The dewclaw can be thought of like a thumb, and the thumb is essential for gripping and maintaining overall mobility. But since most breeds, like the Cavapoo, have no need for these appendages since most of their needs are met by owners, breeders are quick to remove dewclaws.

    Do all dogs have dewclaws?

    It can be said that all dogs are born with dewclaws on the inside of the front leg and the outside of the rear legs. But there are sometimes instances where dogs will only be born with dewclaws on the inside of the front legs or vice versa.

    Some dogs may also be born with double dewclaws on the front or rear limbs, and the claws may resemble small toes at this stage. But the claws do not necessarily serve the function of toes and are only meant to perform the activities described above.

    Sometimes, there are often instances where the dewclaw will be poorly misaligned and completely unnecessary since it has grown in the wrong area and these dewclaws can be removed to prevent future discomfort for a dog.

    So, no matter where the claws grow or indeed how many of them show up, nearly all dogs have dewclaws and in some cases double claws that serve no function.

    How are dewclaws removed?

    The procedure to have dewclaws removed is typically performed when a dog is between 3 to 5 days old. If there are double claws present, the procedure can take longer to perform but the primary reason that removal is suggested at such a young age, is to prevent any structural abnormalities that could occur if the dog is much older.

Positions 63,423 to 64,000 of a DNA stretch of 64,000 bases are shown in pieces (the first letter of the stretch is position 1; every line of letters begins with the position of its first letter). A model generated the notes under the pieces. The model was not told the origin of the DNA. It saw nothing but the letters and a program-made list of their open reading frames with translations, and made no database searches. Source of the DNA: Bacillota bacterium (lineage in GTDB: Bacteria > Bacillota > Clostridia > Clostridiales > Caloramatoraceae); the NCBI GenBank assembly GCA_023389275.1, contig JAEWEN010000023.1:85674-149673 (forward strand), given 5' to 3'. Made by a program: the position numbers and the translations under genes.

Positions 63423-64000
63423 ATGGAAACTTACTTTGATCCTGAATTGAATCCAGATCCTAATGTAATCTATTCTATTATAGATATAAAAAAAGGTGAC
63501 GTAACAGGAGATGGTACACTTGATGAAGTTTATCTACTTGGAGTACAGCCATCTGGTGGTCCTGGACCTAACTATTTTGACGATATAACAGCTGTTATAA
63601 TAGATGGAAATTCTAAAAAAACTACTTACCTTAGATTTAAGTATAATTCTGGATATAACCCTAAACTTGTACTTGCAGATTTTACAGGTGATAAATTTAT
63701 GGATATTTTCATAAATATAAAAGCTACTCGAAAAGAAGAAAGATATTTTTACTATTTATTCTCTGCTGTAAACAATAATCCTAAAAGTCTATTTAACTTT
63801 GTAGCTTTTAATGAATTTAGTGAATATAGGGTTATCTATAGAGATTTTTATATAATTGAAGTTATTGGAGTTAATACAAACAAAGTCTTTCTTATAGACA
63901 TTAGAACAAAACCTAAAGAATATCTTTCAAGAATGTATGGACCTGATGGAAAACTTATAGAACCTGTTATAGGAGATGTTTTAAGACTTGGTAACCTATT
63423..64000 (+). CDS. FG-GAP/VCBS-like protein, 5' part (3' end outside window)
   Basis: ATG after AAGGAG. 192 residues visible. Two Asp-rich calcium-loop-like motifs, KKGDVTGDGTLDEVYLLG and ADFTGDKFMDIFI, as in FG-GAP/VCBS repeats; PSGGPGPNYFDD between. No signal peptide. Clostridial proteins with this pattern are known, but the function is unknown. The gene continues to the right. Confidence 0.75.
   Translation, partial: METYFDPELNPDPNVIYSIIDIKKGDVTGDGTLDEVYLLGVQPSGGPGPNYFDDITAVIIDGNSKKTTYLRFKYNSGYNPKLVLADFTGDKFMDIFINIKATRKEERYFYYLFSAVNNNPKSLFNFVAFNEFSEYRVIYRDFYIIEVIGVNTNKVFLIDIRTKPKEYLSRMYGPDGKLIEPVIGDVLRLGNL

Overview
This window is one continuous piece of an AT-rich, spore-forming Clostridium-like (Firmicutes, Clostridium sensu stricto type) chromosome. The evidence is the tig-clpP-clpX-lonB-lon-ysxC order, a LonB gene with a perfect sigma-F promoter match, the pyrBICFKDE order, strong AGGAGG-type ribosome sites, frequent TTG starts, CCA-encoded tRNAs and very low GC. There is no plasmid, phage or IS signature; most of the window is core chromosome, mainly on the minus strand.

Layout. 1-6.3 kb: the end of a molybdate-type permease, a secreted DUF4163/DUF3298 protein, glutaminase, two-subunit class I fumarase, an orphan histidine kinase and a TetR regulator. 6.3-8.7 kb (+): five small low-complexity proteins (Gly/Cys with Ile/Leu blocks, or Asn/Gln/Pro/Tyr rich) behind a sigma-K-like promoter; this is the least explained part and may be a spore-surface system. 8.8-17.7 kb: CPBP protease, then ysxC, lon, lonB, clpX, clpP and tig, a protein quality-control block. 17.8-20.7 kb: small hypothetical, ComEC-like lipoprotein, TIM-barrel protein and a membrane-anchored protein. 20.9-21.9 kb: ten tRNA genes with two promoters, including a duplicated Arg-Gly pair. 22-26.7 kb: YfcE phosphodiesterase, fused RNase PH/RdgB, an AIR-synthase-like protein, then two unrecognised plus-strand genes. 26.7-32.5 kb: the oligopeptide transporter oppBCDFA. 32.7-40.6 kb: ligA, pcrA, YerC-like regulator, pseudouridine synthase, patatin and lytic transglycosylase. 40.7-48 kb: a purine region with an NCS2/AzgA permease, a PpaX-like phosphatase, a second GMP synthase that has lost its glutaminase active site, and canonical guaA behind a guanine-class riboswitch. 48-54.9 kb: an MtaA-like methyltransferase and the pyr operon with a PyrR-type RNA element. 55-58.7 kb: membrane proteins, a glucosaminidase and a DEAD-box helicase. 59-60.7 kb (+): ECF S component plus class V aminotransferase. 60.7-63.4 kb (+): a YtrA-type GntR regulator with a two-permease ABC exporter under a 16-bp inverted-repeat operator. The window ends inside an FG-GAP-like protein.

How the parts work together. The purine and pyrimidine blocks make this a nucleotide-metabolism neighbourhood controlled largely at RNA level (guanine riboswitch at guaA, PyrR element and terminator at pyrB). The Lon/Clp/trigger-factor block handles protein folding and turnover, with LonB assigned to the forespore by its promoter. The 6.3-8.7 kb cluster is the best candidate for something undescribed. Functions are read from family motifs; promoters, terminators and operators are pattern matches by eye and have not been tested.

It is common for removal to be done with anaesthesia, since veterinarians will want to ensure that no nerves or primary tendons and ligaments are damaged which could cause trouble with walking or possibly even infection.

    Once a puppy is given anaesthesia to completely numb the area, a veterinarian will completely clean, sanitize, and shave the area around the dewclaw to prevent infection and make the process move quickly.

    The vet will remove the claw and snap off the tendons that bind to it. The area will be thoroughly bandaged and the bandages should stay on the area for at least a week to allow the wound to close and as a prevention to keep your dog from disturbing the area.

    Since this removal process is typically performed within a few days after birth, a new puppy will typically not disturb the area at all. For older dogs, you will want to make sure your dog does not remove the bandages since the area will need to heal after the removal process.

    If a breeder decides that all claws on each paw should be removed, then you can expect the removal process to take much longer, which will in turn also prolong the healing process. The procedure is relatively safe, and as long as a new puppy is allowed to heal, they will not notice much of a difference.